Carbon Tax Whacked in Washington

by John McClaughry

One item of interest from last week’s  election was the decisive rejection of a carbon tax by voters in Washington State. As in Vermont, the carbon tax was promoted as a tool to combat the menace of climate change.

As reported in the Wall Street Journal, “the proposal would have imposed a new tax on gasoline and other fossil fuels and cut the state’s sales tax and taxes on manufacturers, while giving tax credits to low-income earners. It garnered only 41.5% of the vote after encountering opposition from some environmental groups as well as energy companies and large power users.”

“The Sierra Club, the Union of Concerned Scientists and some other environmental groups said they opposed it because they didn’t expect it to boost renewable energy. They also said the mix of tax increases and cuts would be a net negative for the state financially. Opponents pointed to an August analysis by the state Office of Financial Management that predicted the measure would reduce state revenue by $797 million in the first six years.”

The Washington Initiative was designed to be revenue neutral. By contrast, the Vermont carbon tax proposal is not revenue neutral. It proposed to grab ten percent of the revenues to subsidize renewable energy and weatherization projects, a net tax increase.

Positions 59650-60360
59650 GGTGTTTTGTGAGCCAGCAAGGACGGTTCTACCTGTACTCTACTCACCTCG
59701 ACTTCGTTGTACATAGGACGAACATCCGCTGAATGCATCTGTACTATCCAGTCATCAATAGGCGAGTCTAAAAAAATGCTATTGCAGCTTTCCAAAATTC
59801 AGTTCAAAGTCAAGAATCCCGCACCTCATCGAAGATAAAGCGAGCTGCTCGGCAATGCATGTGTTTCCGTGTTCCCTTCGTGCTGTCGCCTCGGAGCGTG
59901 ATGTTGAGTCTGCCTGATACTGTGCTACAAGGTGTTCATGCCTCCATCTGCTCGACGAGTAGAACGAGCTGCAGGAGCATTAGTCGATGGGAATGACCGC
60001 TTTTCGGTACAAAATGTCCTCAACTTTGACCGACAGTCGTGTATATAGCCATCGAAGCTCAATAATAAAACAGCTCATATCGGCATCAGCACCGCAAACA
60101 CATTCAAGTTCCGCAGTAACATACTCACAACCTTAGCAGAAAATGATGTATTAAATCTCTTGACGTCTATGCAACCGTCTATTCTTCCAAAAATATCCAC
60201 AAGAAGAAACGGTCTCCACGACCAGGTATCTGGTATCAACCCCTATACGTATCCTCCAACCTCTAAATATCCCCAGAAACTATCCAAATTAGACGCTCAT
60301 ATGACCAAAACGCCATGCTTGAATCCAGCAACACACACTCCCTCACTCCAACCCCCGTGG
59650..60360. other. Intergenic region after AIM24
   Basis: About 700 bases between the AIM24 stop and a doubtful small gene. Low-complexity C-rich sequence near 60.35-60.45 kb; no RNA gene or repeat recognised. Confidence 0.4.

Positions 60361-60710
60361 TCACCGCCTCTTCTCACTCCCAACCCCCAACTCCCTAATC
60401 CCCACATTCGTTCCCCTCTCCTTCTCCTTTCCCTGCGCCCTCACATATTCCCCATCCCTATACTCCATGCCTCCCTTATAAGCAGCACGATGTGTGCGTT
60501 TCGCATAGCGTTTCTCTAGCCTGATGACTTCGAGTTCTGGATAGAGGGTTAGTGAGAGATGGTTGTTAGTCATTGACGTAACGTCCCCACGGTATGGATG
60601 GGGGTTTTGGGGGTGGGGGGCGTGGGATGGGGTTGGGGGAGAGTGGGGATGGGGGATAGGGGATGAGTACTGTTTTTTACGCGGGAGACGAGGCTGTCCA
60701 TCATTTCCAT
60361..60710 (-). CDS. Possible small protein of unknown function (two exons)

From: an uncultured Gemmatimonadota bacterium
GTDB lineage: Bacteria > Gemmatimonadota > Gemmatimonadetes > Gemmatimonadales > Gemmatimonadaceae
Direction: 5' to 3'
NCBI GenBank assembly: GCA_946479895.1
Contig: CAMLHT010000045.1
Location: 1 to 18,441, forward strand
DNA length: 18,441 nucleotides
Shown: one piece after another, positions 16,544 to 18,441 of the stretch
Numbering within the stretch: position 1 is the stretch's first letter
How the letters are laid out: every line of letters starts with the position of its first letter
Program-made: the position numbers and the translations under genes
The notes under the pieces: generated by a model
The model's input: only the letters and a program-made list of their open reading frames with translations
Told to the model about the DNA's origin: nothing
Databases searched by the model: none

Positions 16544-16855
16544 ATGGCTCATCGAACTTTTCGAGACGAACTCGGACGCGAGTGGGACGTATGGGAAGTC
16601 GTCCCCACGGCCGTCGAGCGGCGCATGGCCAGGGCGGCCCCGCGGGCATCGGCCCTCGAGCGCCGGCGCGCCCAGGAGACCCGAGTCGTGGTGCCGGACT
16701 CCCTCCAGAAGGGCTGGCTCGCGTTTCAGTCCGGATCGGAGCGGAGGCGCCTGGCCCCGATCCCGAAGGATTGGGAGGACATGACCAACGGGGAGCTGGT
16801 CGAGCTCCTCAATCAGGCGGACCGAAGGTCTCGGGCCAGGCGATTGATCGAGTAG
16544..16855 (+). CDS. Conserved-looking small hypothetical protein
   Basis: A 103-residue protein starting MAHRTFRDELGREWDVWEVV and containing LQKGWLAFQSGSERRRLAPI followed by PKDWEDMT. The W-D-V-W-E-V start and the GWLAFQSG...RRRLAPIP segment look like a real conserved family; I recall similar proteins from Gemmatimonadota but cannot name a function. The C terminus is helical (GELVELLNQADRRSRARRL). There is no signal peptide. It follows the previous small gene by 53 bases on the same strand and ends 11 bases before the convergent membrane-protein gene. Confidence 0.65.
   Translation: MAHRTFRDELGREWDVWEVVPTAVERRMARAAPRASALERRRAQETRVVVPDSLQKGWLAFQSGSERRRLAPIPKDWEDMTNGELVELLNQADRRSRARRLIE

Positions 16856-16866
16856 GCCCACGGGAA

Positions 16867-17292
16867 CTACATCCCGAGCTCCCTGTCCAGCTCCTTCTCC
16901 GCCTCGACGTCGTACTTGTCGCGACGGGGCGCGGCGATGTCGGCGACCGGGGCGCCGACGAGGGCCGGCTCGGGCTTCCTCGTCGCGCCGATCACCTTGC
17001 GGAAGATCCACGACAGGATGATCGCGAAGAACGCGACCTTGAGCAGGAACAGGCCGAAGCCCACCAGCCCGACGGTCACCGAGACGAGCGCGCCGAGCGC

With Gov.-elect Phil Scott’s post-election reiteration of his vow to veto a carbon tax, VPIRG’s allies in Montpelier must be very discouraged.

– John McClaughry is vice president of the Ethan Allen Institute. 

{ 1 comment… read it below or add one }

charles Gross November 18, 2016 at 4:23 am

If a carbon tax fixed all our environmental ills I would vote for it, advocate for it and stay up way past my bedtime. Of course it does nothing to reduce greenhouse gas on a global scale and is a horrible idea. What would it accomplish? It would impose a regressive penalty on those who have to drive in order to make a living (almost everyone). It would drive business out of this tax happy place. Folks living anywhere near the NH border would never buy gas in Vermont. Finally, it would make us look like the dumbest people on the face of the earth.


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The Ethan Allen Institute is Vermont’s free-market public policy research and education organization. Founded in 1993, we are one of fifty-plus similar but independent state-level, public policy organizations around the country which exchange ideas and information through the State Policy Network.

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